Southeastern Conference officials are trying to get back to normal on football game days, with stadiums filled with fans and grills being fired up outside, even in a portion of the country where the states have among the lowest COVID-19 vaccination rates.
The SEC will fully reopen for business this weekend, with 11 of the 14 teams hosting games after a season of shrunken crowds and no on-campus tailgating in states where fall Saturdays are all about college football.
The lone outlier for COVID-19 restrictions in the league is LSU, where fans 12 and up attending the McNeese State home opener on Sept. 11 will have to provide proof of vaccination or a recent negative test. Most schools do encourage mask wearing within the stadium, and perhaps require them indoors, but there are few other COVID-related restrictions.
Tailgating is back, but many of the attendance restrictions and mask mandates from 2020 are not.
Most of the league’s players and coaches are fully vaccinated, even if many of the fans aren’t. Alabama coach Nick Saban is glad that his players get to play in front of a big crowd again, but isn’t without reservations.
“As excited as we are about the opportunity that we have to have a full stadium, I think we want to have a full stadium that’s safe for the people in it,” said Saban, who has implored Alabamians to get vaccinated.
But even the iconic coach who has led the Crimson Tide to six national titles faces an uphill battle in that regard.
All but one of the 11 states in the SEC footprint have a substantially lower vaccination rate than the national average of 52.4%. Florida is slightly above that rate but has also has one of the highest rates of COVID-19 cases.
In fact, SEC states made a clean sweep of the top 10 in most new cases per capita in a two-week span ending Aug. 21, according to data from Johns Hopkins. Missouri fared better, at No. 17.
The SEC has declared that games will be forfeited this season, unlike in 2020, if a team doesn’t have enough available players. So there’s plenty of motivation for league teams to get the shots, including that teams meeting the 85% vaccination threshold aren’t required to have indoor mask mandates or regular testing.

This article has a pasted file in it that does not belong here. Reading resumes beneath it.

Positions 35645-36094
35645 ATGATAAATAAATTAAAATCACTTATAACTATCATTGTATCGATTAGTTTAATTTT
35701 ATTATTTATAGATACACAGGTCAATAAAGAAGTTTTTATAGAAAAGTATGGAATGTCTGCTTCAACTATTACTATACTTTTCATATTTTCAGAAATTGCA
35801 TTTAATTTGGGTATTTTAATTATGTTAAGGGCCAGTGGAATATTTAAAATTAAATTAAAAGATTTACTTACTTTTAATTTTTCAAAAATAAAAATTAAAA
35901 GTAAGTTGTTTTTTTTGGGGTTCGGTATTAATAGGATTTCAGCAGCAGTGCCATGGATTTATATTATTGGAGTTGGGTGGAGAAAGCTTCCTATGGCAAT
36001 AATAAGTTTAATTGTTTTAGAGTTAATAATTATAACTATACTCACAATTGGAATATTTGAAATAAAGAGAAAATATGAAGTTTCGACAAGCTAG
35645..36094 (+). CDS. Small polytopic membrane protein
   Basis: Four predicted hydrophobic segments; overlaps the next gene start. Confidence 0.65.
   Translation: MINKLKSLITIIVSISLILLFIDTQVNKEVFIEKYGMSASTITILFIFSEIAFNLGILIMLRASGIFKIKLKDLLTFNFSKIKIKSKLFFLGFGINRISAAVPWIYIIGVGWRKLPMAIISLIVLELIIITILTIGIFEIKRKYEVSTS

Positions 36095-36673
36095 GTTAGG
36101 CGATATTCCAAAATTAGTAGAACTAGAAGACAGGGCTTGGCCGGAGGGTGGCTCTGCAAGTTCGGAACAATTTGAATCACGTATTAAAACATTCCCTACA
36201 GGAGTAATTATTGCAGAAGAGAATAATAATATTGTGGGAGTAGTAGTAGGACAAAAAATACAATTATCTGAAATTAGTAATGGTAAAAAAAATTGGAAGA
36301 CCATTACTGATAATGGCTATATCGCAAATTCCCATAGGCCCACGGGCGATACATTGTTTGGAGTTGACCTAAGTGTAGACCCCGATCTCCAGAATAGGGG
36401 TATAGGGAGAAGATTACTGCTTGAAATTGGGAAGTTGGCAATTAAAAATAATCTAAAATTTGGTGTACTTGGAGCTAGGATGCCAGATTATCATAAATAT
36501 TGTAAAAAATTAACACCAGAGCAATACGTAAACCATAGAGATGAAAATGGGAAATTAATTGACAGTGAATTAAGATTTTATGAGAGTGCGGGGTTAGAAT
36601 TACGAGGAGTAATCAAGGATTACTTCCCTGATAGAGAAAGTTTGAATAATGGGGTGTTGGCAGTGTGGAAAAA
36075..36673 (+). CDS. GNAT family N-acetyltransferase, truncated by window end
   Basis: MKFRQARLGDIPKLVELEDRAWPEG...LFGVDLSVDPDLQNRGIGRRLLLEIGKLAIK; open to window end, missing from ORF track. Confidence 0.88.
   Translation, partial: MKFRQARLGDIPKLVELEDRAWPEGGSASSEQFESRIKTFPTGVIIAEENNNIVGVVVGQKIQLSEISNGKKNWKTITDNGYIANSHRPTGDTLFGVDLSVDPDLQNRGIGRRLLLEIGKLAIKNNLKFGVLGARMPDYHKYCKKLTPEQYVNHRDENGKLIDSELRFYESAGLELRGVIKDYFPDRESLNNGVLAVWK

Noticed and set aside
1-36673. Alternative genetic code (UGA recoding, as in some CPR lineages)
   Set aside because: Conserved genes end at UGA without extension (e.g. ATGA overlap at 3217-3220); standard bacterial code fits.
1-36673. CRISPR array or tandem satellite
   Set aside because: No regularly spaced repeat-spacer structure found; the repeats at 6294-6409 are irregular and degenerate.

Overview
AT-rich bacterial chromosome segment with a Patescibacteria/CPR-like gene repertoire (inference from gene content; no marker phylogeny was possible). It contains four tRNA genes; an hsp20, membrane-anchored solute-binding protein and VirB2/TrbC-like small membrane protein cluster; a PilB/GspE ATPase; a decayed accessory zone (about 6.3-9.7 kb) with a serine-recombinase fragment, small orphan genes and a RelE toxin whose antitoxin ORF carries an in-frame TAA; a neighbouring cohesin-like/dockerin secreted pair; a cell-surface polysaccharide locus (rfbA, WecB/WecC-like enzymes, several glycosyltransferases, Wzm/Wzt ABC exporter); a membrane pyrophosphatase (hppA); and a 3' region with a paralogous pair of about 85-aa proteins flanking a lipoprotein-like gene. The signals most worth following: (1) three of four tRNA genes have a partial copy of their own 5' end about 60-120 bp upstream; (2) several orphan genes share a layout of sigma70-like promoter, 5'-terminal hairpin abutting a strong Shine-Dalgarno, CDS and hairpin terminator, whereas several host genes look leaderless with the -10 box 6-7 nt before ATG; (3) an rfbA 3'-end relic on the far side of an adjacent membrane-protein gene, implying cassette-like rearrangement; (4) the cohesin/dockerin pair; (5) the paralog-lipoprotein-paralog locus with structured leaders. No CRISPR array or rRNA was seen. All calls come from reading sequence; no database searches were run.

But that doesn’t provide protection to fans packing stadiums.
Two season-opening games games involving SEC teams will be held at Atlanta’s Mercedes-Benz Stadium, where officials will only require masks in enclosed spaces like the club seating areas, press box and retail store. Top-ranked Alabama opens against No. 14 Miami on Saturday in Atlanta, with Mississippi-Louisville meeting in the city two days later.
Rebels coach Lane Kiffin has said every one of his players and coaches has had the shots thanks to a late summer surge. No SEC football coach has said he isn’t vaccinated. Some, like Auburn’s Bryan Harsin, who returned from quarantine on Monday after testing positive, have declined to answer.
Kiffin said he “wouldn’t understand” why a coach would choose not to get vaccinated.
“I can’t go to our team, not get vaccinated and say, ‘OK, we’re going to prepare and do all this work for a game.’ Also, what if you tested positive a couple of days before the game, say, ‘OK guys, thanks for all your work. I won’t be there, because I didn’t get vaccinated,’” Kiffin said
“People are different, but it makes no sense to me as a leader. A lot of people don’t get it because they’re just lazy and selfish.”
The Crimson Tide players and coaches are almost 100% vaccinated, with a rate of more than 91% among the coaches, staff and administrators throughout the athletic department, athletic director Greg Byrne said in a recent post on Twitter.
Other coaches, including Georgia’s Kirby Smart, also say that more than 90% of their team is vaccinated.
“My goal has always been 100%,” Smart said.
Auburn is requiring face coverings for passengers on buses carrying fans to and from the stadium, along with elevators, the press box and “all indoor premium spaces” for those 2 or older.
Pre-game traditions are also making a return, like Tennessee’s pre-game Vol Walk, minus the high fives or any other physical contact with players. No masks will be required — just encouraged — inside Neyland Stadium, the nation’s fifth-largest stadium.
“We are back to a normal capacity and atmosphere inside Neyland Stadium,” first-year Volunteers coach Josh Heupel said. “We are excited to go out and show the work we have put in during the last seven to eight months to go play some football.”
SEC officials are hoping the opportunity for teams to showcase improvement continues throughout the season.
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